Get Out (2017)
|Released:||Friday, February 24, 2017|
|Rating:||Under 17 requires accompanying parent or adult guardian.|
In Universal Pictures’ Get Out, a speculative thriller from Blumhouse (producers of The Visit, Insidious series and The Gift) and the mind of Jordan Peele, when a young African-American man visits his white girlfriend’s family estate, he becomes ensnared in a more sinister real reason for the invitation.
Now that Chris (Daniel Kaluuya, Sicario) and his girlfriend, Rose (Allison Williams, Girls), have reached the meet-the- parents milestone of dating, she invites him for a weekend getaway upstate with Missy (Catherine Keener, Captain Phillips) and Dean (Bradley Whitford, The Cabin in the Woods).
At first, Chris reads the family’s overly accommodating behavior as nervous attempts to deal with their daughter’s interracial relationship, but as the weekend progresses, a series of increasingly disturbing discoveries lead him to a truth that he could have never imagined.
Equal parts gripping thriller and provocative commentary, Get Out is written and directed by Peele (Key and Peele) and produced by Blumhouse’s Jason Blum, as well as Sean McKittrick (Donnie Darko, The Box), Edward H. Hamm Jr. (The Box, Bad Words) and Peels. The film also stars Caleb Landry Jones (X-Men series), Stephen Root (No Country for Old Men), Milton “Lil Rel” Howery (The Carmichael Show), Betty Gabriel (The Purge: Election Year), Marcus Henderson (Pete’s Dragon) and Lakeith Stanfield (Straight Outta Compton).
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The first of 2017's psychological thriller/Horror movies was written and directed by comedian Jordan Peele and took audiences a little bit by surprise. With its undertone of racial tension set in the northeast suburbs, it offered a terrific cast, poignant and humorous script and quality direction from a first time director. Thanks to Universal Pictures and FlickDirect one lucky person will win a... More>>
Get Out Theatrical Review
Rose (Allison Williams; Girls) and Chris (Daniel Kaluuya; Sicario) have been dating for five months and they decided it's time to meet the family so Chris is joining Rose at her parents' home for the weekend. However, Chris is worried because Rose hasn't mentioned to her white parents that Chris is black but Rose doesn't seem worried. When they arrive it seems Chris's fears were for nothing as Rose's parents embrace him with open arms.
Throughout the weekend, everyone seems very nice to Chris but he can't shake a sense of uneasiness as things seem to be a bit "off". All of the other black people he encounters in this small upstate NY town seem to be in a bit of a trance and at one point he is sure Rose's psychotherapist mother hypnotized him to help him stop smoking (among other things). Only after a party hosted by Rose's parents does the truth behind the strange behavior come out and by then it is too late for Chris.
I was shocked to see what came out of such a funny mind but Peele proves there is a darker side to him and his directorial debut shows a great deal of promise. While the story is more creepy than actually scary, it is a unique idea that engrosses the audience for the most part. The beginning starts a little slow but once the film builds momentum it doesn't stop until the end. Of course, Peele being Peele, he did add some funnier lines that had the audience laughing. His eye for detail, along with his visuals, moved the movie along nicely.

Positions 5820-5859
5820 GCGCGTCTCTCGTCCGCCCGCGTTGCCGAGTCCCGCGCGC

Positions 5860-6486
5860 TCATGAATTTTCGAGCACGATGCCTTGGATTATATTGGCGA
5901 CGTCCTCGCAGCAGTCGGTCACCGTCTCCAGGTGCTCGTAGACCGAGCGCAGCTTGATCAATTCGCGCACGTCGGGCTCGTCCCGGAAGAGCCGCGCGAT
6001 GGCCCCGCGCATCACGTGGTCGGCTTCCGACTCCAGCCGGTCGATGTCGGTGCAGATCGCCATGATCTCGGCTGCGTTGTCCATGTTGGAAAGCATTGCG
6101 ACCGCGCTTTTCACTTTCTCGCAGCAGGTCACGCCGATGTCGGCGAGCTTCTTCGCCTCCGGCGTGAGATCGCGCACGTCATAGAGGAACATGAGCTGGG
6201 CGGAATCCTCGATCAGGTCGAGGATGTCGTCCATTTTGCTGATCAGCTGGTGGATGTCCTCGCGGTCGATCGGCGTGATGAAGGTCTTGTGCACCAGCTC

My issues with the film come in the form of the music and the plot details closer to the end. I didn't like many of the musical choices and found a few of them to be almost distracting. Some unique songs with an African flare didn't seem to really fit in the overall scheme. Also, the twist that added another dimension to the plot seems extremely farfetched and made me scratch my head. Up until that point in the film, I thought Peele had a great story going but the ultimate reason for the hypnosis of the black people was too over the top for me.
The cast is terrific and Williams and Kaluuya are well suited to these roles. I have a particular soft spot for Bradley Whitford (The West Wing), who plays Rose's father, Dean, and Catherine Keener (Captain Philips) who plays her mom, Missy, is well cast as the psychologist motherly type with a touch of sinister hidden just beneath the surface. LilRel Howery (The Carmichael Show) adds some great comic relief as Chris's friend, Rod. The only one I really didn't like was Caleb Landry Jones (X-Men: First Class) as Rose's brother, Jeremy. He was simply too weird for a family trying very hard to seem normal and he acted more like a high school student than a medical student.
Ultimately, Peele has a solid script and a knack for storytelling in an appealing way which makes Get Out is more enjoyable than many of the other suspense/thriller/horror movies being made today. Adding a touch of humor also makes the film more appealing and brings a little fun to an otherwise disturbing story.
Read More Get Out Reviews
- Nathan M Rose (B) (Blu-ray Review)
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